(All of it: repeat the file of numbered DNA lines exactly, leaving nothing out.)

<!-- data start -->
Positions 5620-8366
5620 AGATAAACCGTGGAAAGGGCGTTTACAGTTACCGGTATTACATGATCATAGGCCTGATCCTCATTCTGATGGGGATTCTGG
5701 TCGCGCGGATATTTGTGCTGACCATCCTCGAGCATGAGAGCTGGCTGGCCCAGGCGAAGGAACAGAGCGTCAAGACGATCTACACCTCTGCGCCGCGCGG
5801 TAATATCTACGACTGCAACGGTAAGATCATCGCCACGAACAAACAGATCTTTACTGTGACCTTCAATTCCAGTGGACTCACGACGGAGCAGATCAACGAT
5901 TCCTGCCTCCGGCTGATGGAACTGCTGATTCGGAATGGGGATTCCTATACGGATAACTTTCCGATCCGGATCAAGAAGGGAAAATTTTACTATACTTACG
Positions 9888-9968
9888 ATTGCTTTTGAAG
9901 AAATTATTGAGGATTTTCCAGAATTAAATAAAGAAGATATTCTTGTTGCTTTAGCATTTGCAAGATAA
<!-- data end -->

Positions 5620-8366
5620 AGATAAACCGTGGAAAGGGCGTTTACAGTTACCGGTATTACATGATCATAGGCCTGATCCTCATTCTGATGGGGATTCTGG
5701 TCGCGCGGATATTTGTGCTGACCATCCTCGAGCATGAGAGCTGGCTGGCCCAGGCGAAGGAACAGAGCGTCAAGACGATCTACACCTCTGCGCCGCGCGG
5801 TAATATCTACGACTGCAACGGTAAGATCATCGCCACGAACAAACAGATCTTTACTGTGACCTTCAATTCCAGTGGACTCACGACGGAGCAGATCAACGAT
5901 TCCTGCCTCCGGCTGATGGAACTGCTGATTCGGAATGGGGATTCCTATACGGATAACTTTCCGATCCGGATCAAGAAGGGAAAATTTTACTATACTTACG
Positions 9888-9968
9888 ATTGCTTTTGAAG
9901 AAATTATTGAGGATTTTCCAGAATTAAATAAAGAAGATATTCTTGTTGCTTTAGCATTTGCAAGATAA